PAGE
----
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Office Market Pins Hopes on Retrofits, Then 2022 Rebound

Feb. 28, 2021
Our monthly market focus looks at the turnaround prospects for U.S. office construction, the economic sector hit hardest by the year-old pandemic.

As I write this from my home office 30 miles outside Chicago, it strikes me that I have only been to my downtown office once in the last 11 months. In fact, it's not even there anymore, having moved to another suburban location that I have yet to visit.  

Hardly a scientific measure, of course, but seeing how empty the daily commuter trains and station parking lots still are just in my little corner of America reinforces in my mind the precarious state of commercial real estate development and downtown office construction in 2021. As Richard Branch, chief economist for Dodge Data & Analytics, told Commercial Property Executive earlier this month, "Office construction will recover to some degree over the next several years, (but) the growing share of employees working from home will likely keep [it] below the levels seen in previous cycles.”

Even so, the Dodge Momentum Index (DMI) did record a 9.9% monthly increase in commercial building activity for January, suggesting a glimmer of hope for one of the markets hit hardest nationally in 2020. "However, the construction sector’s recovery will take time to materialize due to the deep scars caused to the industry by the pandemic," Branch cautioned separately. "Patience will be key in the months to come.”

That said, while new office construction will certainly lag in 2021, more and more building owners across the U.S. are investing in indoor air quality (IAQ) upgrades and improved ventilation as the best way to lure hesitant office workers back downtown. 

"While the new construction market for buildings is expected to be weak this year, the retrofit market should be a good deal stronger," said Kermit Baker, PhD, Chief Economist, American Institute of Architects.

"Many existing commercial and institutional facilities need significant modifications to accommodate a post-pandemic staff and client base, and much of this activity is not included in the (monthly) construction spending figures," Baker added last month, upon release of the latest AIA Consensus Construction Forecast for 2021.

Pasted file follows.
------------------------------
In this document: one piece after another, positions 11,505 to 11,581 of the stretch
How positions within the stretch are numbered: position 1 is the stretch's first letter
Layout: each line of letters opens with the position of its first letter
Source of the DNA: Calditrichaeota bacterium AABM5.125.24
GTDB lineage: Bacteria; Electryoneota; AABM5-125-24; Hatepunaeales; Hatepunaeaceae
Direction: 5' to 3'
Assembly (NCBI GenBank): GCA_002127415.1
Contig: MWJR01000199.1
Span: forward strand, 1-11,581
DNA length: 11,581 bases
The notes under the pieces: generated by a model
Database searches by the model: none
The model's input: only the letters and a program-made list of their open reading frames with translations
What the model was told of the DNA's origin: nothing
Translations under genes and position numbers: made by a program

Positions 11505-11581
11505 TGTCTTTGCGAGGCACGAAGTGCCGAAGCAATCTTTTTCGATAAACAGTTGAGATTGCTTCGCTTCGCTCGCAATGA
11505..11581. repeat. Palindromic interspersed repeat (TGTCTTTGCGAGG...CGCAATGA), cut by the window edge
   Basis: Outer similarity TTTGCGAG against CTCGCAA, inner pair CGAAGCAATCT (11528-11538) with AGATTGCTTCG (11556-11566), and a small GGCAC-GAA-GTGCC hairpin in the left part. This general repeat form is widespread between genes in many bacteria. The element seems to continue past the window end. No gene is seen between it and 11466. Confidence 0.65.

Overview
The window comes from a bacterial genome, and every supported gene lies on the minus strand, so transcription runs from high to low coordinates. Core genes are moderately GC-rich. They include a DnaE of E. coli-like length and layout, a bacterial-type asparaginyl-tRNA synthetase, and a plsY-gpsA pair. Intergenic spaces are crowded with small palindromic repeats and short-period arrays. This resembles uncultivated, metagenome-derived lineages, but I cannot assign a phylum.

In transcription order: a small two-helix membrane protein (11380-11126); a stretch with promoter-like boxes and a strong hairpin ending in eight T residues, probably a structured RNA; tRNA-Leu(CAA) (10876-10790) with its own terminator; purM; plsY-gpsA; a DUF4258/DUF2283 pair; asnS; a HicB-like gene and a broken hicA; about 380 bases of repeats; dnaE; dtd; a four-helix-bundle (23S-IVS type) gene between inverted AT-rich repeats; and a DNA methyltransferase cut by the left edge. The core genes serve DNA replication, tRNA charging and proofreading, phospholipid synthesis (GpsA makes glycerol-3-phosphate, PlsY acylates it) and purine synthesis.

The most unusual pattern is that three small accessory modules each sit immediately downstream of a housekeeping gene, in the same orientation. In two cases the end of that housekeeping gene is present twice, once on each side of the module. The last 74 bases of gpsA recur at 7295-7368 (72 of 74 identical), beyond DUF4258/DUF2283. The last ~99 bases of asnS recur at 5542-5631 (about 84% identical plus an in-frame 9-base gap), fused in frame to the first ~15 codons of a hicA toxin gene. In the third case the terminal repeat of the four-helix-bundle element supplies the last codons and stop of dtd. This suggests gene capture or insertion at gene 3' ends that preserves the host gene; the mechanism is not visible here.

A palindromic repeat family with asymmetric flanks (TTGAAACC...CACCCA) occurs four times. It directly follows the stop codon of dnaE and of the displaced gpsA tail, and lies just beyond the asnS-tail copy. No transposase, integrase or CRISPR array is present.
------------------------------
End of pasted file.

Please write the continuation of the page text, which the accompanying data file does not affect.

Incorporating the wisdom of AIA, Dodge Data, and seven other forecasting agencies, that consensus report predicted that the U.S. office construction market would slide another 9.3% this year, before leveling off and rebounding slightly in 2022 with a gain of 0.1%.

  • To view the interactive AIA chart, click here.

Among the individual forecasters, Dodge Data was the most optimistic in the short term, predicting only a 0.6% downturn this year for new office projects, followed by a 4.4% rebound next year. For its part, Wells Fargo Securities' predictions are the most divergent, calling for a 15% drop in office construction in 2021, but a 6.3% turnaround next year. Grimmest is the vision of FMI Corp., which foresaw double-digit declines for both this year and 2022. In its own latest report released Feb. 1, FMI does not predict real recovery for the market until 2024. (See chart.)

In the shorter term, FMI stated, "Anticipate continued demand for data centers, life science research and development facilities through the forecast period. These subcomponents have bolstered overall office investment, avoiding more severe losses in 2020. However, oversupply of traditional office space in large metropolitans imparts strain on property valuations, landlords and financial institutions."   

Despite that current "oversupply," experts still caution that any obituaries for the downtown office market are likely premature.

In his 2021 economic forecast for the Plumbing Heating Cooling Contractors Association, published Feb. 17, economist Bernard Markstein, PhD, predicted, "The traditional office is far from dead. Many companies will continue to incorporate some remote work but also maintain a central office... As with multifamily buildings, office buildings will require HVAC systems with high-quality ventilation that incorporates considerable outside air exchange and captures pollutants and pathogens. These systems need to be easy to care for with low-cost maintenance. Plumbing fixtures with touchless technology is another necessity. These items need to be included in both new office construction and in renovations. As relatively few new projects will be started over the next two years, most of the work will be for renovation of existing space."